Record 42-40; 5th in the American League East; 8.0 games back of the Yankees
The Toronto Blue Jays have had an up-and-down first half of their 2012 season, which has seen the bats of Jose Bautista and Edwin Encarnacion dazzle, while ace Ricky Romero has struggled mightily.
Here are our individual mid-term report cards for each of the Jays’ hitters through 83 games.
Catcher: J.P. Arencibia
The starting catcher is having a very mediocre season thus far, and is on pace to carbon copy his totals from last year. His batting average is low, as are his production numbers. However, that’s not what you’re really asking for from a catcher. Arencibia has called good games for his pitchers, has shown a vastly improved blocking ability and has also thrown out an impressive amount of potential base thieves.
Backup Catcher: Jeff Mathis
Mathis has done a nice job in the backup catching role. The Jays picked him up this off-season with the hope that he would do exactly what he’s done – coach their young pitchers.
It’s been a tough season for Lind, who looks like he might have his timing down since returning from Las Vegas. The Jays expected more from the former Silver Slugger and he has not come close to meeting those expectations this year. However, now that he’s back in the Majors he appears to be back to his old form, though it’s really too early to tell. If not for Adam’s recent resurgence, his grade would be a D.
Second Base: Kelly Johnson
Johnson has struggled offensively this year, while his defence has certainly been under par. After getting off to a hot start in the slugging department, his numbers have tailed off, creating a rather forgettable season. His batting average and production are very low for a starting player, meaning that he should be on the trading block.
Shortstop: Yunel Escobar
The Jays’ starting shortstop has underachieved quite a bit, and hasn’t been hitting for average or driving in runs. The former was expected out of Escobar, the team’s opening day lead-off man, but he’s struggled to get on base for a non-power hitting infielder. On the defensive side of things, he’s had an average season.
Utility Infielder : Omar Vizquel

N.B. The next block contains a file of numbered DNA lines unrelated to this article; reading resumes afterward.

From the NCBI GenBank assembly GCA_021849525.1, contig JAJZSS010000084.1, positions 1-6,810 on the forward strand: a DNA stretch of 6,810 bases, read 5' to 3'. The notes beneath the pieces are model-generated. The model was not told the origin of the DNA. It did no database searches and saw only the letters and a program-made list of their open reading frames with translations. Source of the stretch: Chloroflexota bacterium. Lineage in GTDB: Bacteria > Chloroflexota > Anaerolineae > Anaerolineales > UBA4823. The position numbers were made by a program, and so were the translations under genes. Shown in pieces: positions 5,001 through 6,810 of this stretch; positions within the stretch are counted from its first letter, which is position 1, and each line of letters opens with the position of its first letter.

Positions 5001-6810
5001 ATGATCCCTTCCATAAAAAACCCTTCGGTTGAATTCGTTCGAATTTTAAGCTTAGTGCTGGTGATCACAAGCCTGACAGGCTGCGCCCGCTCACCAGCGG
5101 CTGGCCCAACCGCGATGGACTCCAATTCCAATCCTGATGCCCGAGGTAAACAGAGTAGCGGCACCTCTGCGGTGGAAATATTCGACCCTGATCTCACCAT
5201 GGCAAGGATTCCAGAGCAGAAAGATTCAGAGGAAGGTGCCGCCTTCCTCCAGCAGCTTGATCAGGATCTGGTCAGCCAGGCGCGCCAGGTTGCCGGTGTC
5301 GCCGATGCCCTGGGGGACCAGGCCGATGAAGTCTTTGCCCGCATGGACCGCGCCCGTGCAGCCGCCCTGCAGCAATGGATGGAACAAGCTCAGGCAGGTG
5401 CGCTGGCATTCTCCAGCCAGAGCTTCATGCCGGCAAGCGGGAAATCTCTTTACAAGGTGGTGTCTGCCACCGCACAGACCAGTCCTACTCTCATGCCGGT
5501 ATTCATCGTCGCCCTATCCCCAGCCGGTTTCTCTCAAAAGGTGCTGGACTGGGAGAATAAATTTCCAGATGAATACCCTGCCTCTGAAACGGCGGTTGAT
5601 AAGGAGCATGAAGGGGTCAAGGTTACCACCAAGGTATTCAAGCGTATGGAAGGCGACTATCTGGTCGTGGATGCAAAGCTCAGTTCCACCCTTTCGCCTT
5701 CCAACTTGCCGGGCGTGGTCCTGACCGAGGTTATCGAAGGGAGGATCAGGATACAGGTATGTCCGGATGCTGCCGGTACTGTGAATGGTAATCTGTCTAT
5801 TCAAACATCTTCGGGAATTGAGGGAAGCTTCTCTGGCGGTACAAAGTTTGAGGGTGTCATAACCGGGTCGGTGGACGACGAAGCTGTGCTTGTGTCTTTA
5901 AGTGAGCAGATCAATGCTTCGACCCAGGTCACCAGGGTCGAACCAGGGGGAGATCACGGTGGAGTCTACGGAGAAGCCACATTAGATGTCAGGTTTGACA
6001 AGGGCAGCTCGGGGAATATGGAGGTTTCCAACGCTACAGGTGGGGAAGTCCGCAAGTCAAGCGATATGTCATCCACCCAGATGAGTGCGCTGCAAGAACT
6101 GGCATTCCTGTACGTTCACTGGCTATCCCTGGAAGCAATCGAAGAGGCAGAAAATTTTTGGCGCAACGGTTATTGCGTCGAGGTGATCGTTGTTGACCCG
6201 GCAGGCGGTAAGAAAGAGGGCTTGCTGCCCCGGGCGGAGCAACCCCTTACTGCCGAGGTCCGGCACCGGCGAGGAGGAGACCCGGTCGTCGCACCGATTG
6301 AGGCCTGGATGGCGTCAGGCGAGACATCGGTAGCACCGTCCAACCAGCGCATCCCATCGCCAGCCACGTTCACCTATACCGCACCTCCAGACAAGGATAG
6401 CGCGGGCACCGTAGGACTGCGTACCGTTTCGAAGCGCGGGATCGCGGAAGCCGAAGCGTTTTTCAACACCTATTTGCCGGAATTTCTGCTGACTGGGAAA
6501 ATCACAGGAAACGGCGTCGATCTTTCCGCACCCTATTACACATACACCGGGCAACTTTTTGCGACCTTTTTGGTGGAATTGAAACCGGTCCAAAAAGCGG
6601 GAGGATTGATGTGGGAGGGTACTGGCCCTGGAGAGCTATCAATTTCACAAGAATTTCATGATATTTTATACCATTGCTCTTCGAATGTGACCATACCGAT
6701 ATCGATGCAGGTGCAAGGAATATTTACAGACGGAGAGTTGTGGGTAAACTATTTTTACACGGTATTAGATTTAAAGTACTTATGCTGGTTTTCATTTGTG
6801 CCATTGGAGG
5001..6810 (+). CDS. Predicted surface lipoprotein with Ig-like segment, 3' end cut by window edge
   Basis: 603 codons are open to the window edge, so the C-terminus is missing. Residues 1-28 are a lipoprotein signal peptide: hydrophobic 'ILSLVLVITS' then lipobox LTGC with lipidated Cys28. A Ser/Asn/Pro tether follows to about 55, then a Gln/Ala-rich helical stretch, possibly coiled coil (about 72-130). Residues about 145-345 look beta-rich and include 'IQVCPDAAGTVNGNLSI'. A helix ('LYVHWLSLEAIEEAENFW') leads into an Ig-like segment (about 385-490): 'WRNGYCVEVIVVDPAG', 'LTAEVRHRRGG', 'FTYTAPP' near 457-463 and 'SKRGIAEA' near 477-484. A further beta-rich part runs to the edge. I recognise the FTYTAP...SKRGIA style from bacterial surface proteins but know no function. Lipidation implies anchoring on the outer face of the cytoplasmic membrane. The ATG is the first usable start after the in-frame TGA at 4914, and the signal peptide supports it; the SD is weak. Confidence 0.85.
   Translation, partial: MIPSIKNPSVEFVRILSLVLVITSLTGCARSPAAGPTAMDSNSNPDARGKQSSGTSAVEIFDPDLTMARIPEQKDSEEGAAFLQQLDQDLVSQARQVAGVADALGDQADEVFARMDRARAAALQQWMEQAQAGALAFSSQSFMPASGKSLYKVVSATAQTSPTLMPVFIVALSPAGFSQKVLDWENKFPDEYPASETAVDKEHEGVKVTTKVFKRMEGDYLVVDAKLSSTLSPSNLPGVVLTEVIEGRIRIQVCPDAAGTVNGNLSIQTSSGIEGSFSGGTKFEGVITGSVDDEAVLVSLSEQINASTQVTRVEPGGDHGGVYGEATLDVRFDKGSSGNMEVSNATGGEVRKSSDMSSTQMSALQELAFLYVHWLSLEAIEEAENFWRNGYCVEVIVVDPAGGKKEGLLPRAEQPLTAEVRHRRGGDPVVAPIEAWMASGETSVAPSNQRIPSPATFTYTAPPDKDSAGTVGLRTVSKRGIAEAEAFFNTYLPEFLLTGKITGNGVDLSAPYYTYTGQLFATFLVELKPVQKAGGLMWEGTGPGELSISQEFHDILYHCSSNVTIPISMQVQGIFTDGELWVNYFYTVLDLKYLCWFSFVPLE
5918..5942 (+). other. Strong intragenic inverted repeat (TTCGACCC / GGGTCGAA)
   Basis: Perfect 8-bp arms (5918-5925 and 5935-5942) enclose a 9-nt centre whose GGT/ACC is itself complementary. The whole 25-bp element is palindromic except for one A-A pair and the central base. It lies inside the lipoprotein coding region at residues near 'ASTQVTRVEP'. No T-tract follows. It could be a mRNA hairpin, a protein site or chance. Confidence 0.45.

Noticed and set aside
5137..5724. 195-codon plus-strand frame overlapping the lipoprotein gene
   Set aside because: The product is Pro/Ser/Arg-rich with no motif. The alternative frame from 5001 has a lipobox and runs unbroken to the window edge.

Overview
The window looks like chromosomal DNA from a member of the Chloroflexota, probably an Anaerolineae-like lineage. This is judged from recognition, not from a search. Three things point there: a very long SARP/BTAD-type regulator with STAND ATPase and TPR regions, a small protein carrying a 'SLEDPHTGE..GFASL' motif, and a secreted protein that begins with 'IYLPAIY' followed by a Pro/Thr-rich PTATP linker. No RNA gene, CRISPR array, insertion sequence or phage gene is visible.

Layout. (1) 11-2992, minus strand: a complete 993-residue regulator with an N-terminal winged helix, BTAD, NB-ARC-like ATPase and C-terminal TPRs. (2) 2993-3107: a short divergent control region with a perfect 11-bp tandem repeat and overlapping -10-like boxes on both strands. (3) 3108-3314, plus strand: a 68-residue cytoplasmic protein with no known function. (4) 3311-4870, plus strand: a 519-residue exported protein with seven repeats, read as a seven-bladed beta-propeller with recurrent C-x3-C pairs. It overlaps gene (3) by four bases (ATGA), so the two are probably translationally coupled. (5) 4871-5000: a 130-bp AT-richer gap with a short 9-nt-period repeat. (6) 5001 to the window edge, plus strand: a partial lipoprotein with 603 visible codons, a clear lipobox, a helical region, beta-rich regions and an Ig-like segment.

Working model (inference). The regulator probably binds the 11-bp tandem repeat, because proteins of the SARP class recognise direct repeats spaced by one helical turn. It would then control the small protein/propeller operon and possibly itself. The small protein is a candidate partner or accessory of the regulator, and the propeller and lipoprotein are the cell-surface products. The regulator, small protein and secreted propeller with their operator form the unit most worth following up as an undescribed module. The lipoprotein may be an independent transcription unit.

The old man has done a fine job playing infield backup. His still great glove comes in handy during late-game subs. He can start or play off the bench, and is also a great mentor for the youngsters.
Third Baseman: Brett Lawrie
A lot was expected from the slugging sophomore and he’s delivered. While his power numbers are lower than what last year’s stats would have suggested, the Jays’ new lead-off man has dazzled in the one-spot, collecting hits and driving in runs. Lawrie’s energy is contagious and his presence propels his team to the next level. Defensively, he’s been close to flawless this year, and has made some spectacular plays because he never gives up on the ball when it’s in play.
Utility Infielder: Yan Gomes
The rookie has played nearly every infield position thus far and has been solid while doing so. He’s shown a good glove on defence and has also shown slashes of power at the plate. Despite hitting for a low batting average, he’s been a very good situational hitter.
Left Fielder: Rajai Davis
Davis has done what was asked of him, though no more and no less. He uses his speed in the outfield to track down balls, though, can be very shaky defensively. He’s stolen a few bases here, beat out a couple of infield singles there and has bunted a few guys over here.
Centre Fielder: Colby Rasmus
Rasmus has been one of the Blue Jays’ top hitters and run producers this year. After a cool start, the starting centre fielder has caught fire at the plate, hitting for a solid batting average along with a lot of pop. Defensively, he’s been a gazelle, covering tons of range and sacrificing his body. One of the feel-good-stories for the Jays.
Utility Outfielder: Eric Thames
An opening day starter, Thames has not been as good as expected. He was demoted to the minors because of his poor hitting.
Right Fielder: Jose Bautista
What more can be said that hasn’t already been mentioned over the last two seasons? Bautista was deadly in June and leads the majors in homeruns at the midway mark. This season is another one where he’s continually damaged baseballs to left while employing his pull tendencies. He’s amongst the elite in most A.L. stats, minus his so-so batting average. A three-time All-Star, Bautista is headed to the 83rd Midseason Classic in a starting role.
Utility Outfielder: Ben Francisco
Francisco has been decent for the Jays. His batting average and production numbers are very low and almost non-existent, but he has contributed. His sub-par glove has added depth to the outfield.
DH: Edwin Encarnacion
Encarncaion has had a career year, and a no-doubter at that. Not only has he hit for a very high average, but the full-time designated hitter has emerged as a top power-hitter and run producer. He’s smashed previous career highs and has emerged as one of the best all-around players in baseball. A top five slugger in the American League, he should be a sound MVP candidate come late September.
What do you think of our grades? Were we right or wrong? Sound off in the comments below.